There is a peculiar way in which Einstein on the Beach resists critical discourse, but it’s worth trying to figure out what might give this work its strange power. Because it is strangely affecting, maybe even transformative.
I’m going to admit what is probably my deepest, darkest musical secret. Of all the potentially career-ending things I’ve said online, this may potentially be the worst. Here we go…
It might be a good idea to imagine a new middle ground between artist and audience, a new medium. But it’s hard to imagine who will occupy that role. Who will advocate for our music, if not us?
I think we have a duty beyond simply teaching the material. We must also justify it and show how the knowledge we’re imparting is vital, interesting, and beautiful. Yet while music theory, and the fascinatingly intricate way it interacts with actual music, is all three of these things, four-part voice leading exercises are often none of these things.
Almost 35 years ago, Wendy Carlos’s Switched-On Bach album first came out. It’s hard to know exactly why this particular combination of Baroque music and synthesizers became such a popular phenomenon, but to me it seems inextricably connected to a certain optimism about the future. But as society became more concerned with earthly things, the fashion for space age classical synth covers faded. Now they seem a bit like majestic old ruins, simultaneous evidence of great talent and great folly.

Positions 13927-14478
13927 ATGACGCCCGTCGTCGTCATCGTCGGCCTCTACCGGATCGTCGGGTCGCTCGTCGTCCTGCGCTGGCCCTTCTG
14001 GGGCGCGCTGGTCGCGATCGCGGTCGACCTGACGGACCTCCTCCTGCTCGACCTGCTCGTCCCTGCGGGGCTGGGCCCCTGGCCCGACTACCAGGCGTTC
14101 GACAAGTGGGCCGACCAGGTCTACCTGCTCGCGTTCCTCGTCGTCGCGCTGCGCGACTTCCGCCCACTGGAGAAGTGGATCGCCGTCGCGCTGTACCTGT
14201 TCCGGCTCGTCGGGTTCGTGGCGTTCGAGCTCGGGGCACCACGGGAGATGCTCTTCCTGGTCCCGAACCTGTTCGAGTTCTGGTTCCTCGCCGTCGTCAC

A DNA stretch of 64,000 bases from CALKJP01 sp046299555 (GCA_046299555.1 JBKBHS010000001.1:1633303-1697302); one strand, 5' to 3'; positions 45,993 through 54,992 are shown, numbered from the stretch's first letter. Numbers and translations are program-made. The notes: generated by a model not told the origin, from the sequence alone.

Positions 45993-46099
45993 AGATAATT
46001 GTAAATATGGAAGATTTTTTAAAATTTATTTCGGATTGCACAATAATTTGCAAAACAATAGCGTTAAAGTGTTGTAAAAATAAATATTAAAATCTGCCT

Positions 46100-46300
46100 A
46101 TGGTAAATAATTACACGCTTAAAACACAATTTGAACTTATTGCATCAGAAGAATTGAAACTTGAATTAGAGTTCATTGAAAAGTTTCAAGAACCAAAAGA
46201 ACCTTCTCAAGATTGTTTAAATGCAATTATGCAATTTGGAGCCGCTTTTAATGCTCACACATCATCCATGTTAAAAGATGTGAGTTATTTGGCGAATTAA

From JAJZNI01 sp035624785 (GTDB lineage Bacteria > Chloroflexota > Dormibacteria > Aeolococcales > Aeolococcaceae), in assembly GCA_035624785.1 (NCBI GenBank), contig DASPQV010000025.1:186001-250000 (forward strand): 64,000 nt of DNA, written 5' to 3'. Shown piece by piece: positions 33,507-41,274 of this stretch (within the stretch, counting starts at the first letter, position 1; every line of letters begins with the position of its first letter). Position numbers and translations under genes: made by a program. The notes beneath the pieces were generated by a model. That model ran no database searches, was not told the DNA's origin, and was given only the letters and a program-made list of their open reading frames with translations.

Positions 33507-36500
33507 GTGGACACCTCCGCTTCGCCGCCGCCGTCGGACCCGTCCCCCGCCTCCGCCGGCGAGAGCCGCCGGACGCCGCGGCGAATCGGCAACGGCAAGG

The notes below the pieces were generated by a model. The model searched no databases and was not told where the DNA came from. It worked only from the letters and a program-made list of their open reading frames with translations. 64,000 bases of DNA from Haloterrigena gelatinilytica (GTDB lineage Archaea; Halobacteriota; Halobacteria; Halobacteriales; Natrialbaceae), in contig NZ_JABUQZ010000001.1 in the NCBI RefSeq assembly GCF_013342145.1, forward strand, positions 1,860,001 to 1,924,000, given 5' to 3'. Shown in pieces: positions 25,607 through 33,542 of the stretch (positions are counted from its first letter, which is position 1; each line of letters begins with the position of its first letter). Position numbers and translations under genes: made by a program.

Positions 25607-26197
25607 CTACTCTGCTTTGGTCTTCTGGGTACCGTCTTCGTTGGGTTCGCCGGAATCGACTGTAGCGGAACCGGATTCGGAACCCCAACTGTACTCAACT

Sculptor Richard Serra condemned Stockhausen’s infamous remarks on the September 11 attacks for what he saw as “the aestheticization of terror.” But violence and terror are already thoroughly aestheticized–in music, movies, books, television, video games, and so on. After the fact, others have come to find a kernel of meaning in Stockhausen’s oddly detached musings.
Sometimes it seems like there are two competing strains of experimentalism in new music. In my mind they should be allied, since they both hang out around the same fringes, but more often than not they studiously ignore each other.
Repetitive music often gets maligned as background noise, encouraging passive listening, but it can also encourage the listener to actually confront the musical materials they’re faced with.
If you’ve read a few of my posts you may have noticed a common refrain of “context matters.” So I decided I would test out this hypothesis in a live setting and see if my cherished beliefs would hold true.
While music itself isn’t inherently gendered, gender can have a huge impact on how music is perceived and interpreted.